Two weeks ago, Honolulu attorney Megan Kau launched a super PAC and website attacking former state Sen. Clayton Hee, who is running for governor this fall.
But voters won’t know the source of the money behind the political action committee or how much she is spending trying to smear the candidate over 30-year-old domestic violence allegations before absentee ballots go out for the Democratic primary.
The next campaign finance filing deadline is not until Aug. 1 for super PACs, independent political action committees that can accept unlimited contributions as long as it does not coordinate with any candidate’s campaign.
Former state Sen. Clayton Hee, seen here in 2014, is the subject of attack ads by a super PAC that formed in March. He is running for governor.
PF Bentley/Civil Beat
That leaves the public in the dark for the duration of that reporting period, which covers Jan. 1 to July 27 – two weeks before the Aug. 11 election.
Kau, a former Honolulu city prosecutor, formed the super PAC on March 14 after learning from friends that Hee’s divorce included a series of allegations related to domestic violence.
She created a website, Women Against Domestic Violence Hawaii, with money from the super PAC by the same name. The site links to a dozen court filings from Hee’s 1988 divorce from Lyla Berg. The website notes verbal and physical abuse, infidelity and how Hee “lived off her assets and absconded with her money.”
Hee has denied all of the allegations and there are no records of any related arrests.
Kau said she has limited political experience. She last worked as a treasurer for Kevin Takata’s unsuccessful campaign in 2012 to unseat Honolulu Prosecutor Keith Kaneshiro.
Her reasons for forming the PAC are purely personal. She said she recently had a “me too” experience, referring to the national #MeToo movement against sexual harassment. She declined to discuss the details.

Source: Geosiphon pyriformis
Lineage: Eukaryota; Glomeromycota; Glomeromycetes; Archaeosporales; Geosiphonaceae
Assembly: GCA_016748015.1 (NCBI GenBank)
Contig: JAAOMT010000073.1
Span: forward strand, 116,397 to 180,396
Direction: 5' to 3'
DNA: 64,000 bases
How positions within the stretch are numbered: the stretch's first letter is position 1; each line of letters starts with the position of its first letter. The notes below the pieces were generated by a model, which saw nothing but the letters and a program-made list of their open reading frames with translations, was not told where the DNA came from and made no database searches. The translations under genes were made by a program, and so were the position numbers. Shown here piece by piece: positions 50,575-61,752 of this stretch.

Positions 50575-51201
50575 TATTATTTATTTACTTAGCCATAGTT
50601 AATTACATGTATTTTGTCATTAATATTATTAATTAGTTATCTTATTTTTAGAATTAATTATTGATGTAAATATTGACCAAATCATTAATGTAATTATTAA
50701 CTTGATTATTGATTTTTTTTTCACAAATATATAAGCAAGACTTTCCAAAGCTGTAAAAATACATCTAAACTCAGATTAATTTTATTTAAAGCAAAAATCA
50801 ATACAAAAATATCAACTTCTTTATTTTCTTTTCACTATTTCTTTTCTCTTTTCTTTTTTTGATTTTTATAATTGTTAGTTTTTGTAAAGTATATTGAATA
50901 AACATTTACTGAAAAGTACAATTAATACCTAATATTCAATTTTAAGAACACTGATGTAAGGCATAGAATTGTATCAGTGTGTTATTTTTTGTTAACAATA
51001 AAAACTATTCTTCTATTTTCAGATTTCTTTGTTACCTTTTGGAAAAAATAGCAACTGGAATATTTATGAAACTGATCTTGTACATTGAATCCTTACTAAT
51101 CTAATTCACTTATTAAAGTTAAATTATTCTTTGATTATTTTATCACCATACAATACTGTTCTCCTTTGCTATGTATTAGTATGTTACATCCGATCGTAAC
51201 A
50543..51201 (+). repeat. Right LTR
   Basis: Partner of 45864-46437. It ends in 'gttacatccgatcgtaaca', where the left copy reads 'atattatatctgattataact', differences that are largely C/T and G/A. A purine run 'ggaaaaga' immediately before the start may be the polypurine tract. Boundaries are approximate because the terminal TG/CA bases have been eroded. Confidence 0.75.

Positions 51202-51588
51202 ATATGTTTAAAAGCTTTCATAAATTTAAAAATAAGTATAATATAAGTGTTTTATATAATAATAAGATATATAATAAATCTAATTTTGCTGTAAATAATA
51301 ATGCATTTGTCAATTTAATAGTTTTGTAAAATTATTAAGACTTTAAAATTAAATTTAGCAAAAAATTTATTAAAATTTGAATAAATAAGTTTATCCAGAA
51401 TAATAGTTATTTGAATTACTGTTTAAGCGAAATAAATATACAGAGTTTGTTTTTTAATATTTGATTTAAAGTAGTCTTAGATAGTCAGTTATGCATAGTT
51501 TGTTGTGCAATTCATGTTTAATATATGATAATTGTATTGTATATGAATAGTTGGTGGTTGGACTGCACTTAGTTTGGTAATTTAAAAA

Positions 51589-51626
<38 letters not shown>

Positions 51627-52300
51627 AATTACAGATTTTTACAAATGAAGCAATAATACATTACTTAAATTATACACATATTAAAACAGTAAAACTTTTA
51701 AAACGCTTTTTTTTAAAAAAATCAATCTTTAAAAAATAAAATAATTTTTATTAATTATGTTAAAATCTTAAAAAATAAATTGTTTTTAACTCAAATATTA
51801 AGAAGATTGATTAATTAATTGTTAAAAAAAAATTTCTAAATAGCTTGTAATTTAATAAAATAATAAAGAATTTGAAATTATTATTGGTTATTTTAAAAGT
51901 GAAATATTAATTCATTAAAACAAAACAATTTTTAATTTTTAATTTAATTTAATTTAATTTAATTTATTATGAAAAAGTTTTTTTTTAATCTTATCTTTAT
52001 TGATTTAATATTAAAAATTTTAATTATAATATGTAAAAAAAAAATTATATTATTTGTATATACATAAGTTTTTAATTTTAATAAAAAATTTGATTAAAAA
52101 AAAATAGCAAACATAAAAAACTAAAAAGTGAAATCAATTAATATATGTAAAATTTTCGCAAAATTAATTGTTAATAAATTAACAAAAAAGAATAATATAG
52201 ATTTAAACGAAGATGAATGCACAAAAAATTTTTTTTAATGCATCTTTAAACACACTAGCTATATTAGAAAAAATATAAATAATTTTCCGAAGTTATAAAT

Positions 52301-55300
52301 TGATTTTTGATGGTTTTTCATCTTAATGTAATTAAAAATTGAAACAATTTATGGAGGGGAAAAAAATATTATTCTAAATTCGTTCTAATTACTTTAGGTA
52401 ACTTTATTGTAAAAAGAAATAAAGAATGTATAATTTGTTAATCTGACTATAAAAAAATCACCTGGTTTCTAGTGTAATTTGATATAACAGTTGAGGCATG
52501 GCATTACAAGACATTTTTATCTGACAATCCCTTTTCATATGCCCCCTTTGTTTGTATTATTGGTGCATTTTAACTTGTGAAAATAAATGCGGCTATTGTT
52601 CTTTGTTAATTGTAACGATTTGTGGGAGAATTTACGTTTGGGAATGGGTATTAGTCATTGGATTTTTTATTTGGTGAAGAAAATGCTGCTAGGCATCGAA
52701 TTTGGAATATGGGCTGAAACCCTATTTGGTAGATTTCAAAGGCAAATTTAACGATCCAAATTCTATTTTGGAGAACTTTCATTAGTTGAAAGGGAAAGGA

She also said she doesn’t have any major funding yet for her super PAC.
“I’m not affiliated with anybody and I’m not connected to anybody at all,” Kau said.
She added that even though the PAC’s website only targets Hee at this point, the tone and target could change should she or anyone else uncover pertinent information.
“It’s not just Clayton,” Kau said. “If I had any additional information for somebody else that did something I would want to publish that information as well.”
Three years ago the Legislature added a reporting deadline for non-candidate committees, such as super PACs, to help improve transparency between the primary and general elections. But lawmakers did not address filing deadlines for reports before the primary.
Corie Tanida, executive director of Common Cause Hawaii, a good-government group, said her predecessor and others fought hard to secure the current reporting deadlines and she would anticipate a similar battle to address the gaps before the primary.
“We would love to have more disclosure generally and it would help if we had more deadlines,” she said. “Whether the political will is there or not, I don’t know.”
In 2015, the Legislature added a campaign disclosure report for super PACs on Oct. 1 of an election year. Prior, these non-candidate committees had a report due Aug. 31 after the primary and then nothing until a week or so before the general election in November.
Tanida said it would increase transparency by similarly adding a reporting deadline before the primary, perhaps a month or so out.
Tony Baldomero of the state Campaign Spending Commission said it isn’t something the agency had considered pushing with the Legislature but could see its value.
It’s unusual for mudslinging like this to come out so early in a campaign. Political attacks are typically closer to the election so they can have a greater chance of swaying voters.
Baldomero said the commission is looking at aligning its reporting schedules more toward absentee voting as more people take advantage of these options to cast ballots before the election.
Early walk-in voting starts July 30 and absentee ballots typically are mailed out 20 days prior to the election, according to the state Office of Elections.
“We do want to have as much information as possible,” Tanida said. “That is the bottom line.”
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